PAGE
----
Cryptome, a digital library site especially for whistle blowers, began to keep a count of the released data versus the total number of pages. On May 14, 2016, Cryptome estimated that at its current rate of release, it would take as many as 620 years for the public to see all of the Snowden documents. On May 16, 2016, Omidyar’s Intercept released a fully-searchable tranche of 166 Snowden documents and promised that more are on the way. Sadly, this pace may take more than six hundred years as there are hundreds of thousands or even millions of documents to be released.
The Intercept has set aside a special section for its signals intelligence directorate newsletter releases, known in the National Security Agency (NSA) as SIDtoday. By scrolling down the page, one can find a download button to download all 166 documents, which I have done. Here, The Intercept explains its methodology of unveiling the oldest documents from 2003 first and then working its way through to its most recent 2012 articles.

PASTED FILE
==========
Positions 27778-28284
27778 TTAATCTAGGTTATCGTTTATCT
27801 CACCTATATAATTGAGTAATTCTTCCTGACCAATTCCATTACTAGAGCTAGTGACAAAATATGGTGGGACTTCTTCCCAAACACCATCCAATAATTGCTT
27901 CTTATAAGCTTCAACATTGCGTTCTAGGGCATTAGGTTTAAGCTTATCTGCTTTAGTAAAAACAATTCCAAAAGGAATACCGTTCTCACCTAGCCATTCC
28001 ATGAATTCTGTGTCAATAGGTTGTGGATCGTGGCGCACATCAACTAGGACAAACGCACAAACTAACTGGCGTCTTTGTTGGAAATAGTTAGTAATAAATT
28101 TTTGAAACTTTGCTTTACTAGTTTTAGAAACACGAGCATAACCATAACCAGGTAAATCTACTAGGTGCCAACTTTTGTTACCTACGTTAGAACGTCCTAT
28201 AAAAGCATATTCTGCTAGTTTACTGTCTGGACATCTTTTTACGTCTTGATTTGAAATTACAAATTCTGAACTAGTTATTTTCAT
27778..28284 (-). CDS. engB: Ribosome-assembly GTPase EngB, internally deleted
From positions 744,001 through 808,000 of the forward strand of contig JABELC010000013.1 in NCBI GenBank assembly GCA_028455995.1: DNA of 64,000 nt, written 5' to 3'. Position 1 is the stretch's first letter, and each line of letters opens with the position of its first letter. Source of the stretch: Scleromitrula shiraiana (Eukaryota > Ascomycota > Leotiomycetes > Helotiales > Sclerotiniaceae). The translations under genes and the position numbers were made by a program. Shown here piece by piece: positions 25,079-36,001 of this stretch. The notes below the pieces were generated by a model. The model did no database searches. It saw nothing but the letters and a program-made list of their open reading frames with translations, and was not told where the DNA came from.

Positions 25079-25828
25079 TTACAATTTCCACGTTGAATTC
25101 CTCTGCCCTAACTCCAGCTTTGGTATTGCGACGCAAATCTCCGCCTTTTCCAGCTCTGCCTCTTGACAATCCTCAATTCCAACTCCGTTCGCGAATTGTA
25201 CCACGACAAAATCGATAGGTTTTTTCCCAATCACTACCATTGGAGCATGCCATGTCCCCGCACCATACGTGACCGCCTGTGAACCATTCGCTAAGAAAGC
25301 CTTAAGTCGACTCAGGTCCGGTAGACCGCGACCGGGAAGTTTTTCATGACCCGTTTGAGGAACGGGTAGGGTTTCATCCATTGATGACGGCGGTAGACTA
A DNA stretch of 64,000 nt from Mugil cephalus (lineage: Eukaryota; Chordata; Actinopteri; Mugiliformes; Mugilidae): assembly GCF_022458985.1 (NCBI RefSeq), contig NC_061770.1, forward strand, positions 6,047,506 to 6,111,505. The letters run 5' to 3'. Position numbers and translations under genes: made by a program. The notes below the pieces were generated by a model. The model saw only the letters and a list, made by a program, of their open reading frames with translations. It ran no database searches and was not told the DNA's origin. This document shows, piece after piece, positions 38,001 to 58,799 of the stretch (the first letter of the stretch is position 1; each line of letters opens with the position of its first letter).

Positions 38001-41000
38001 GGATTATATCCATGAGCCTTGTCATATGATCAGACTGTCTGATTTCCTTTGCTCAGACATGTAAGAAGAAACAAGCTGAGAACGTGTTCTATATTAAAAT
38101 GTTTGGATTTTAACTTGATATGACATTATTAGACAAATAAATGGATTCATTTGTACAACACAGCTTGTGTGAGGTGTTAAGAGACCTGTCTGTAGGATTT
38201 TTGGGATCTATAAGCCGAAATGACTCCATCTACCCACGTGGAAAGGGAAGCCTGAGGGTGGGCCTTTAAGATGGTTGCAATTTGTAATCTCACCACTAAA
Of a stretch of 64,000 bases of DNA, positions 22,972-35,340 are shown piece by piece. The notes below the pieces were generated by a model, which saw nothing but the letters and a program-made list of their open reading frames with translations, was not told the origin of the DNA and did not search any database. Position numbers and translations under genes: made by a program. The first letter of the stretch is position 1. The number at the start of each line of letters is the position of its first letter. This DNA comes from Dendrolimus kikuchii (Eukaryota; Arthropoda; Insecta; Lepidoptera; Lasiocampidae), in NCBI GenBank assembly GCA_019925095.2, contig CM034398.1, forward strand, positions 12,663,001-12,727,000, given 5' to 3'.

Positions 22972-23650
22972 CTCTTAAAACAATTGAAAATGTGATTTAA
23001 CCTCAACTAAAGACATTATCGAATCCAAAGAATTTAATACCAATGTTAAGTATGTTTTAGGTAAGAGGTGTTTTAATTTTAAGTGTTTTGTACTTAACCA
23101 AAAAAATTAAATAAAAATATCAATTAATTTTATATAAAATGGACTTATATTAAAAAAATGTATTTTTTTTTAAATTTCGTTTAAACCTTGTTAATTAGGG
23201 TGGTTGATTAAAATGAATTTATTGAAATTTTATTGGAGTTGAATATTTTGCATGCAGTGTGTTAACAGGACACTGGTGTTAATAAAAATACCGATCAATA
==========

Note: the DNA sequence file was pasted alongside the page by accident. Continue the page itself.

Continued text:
The Intercept requests readers to contact them if something of public interest is found, while also noting that the names of low-level functionaries have been redacted by its staff. Additionally, it writes that its innovative approach is to partner with newspapers like Le Monde to go through the documents. The Intercept warns that some documents will not appear because of the speculative nature of accusations leveled against individuals by government operatives at NSA. The Intercept maintains that it chose a different route from WikiLeaks (fully searchable complete archive of all documents) because of different conditions set for release of the documents by different whistle blowers which The Intercept is bound to honor.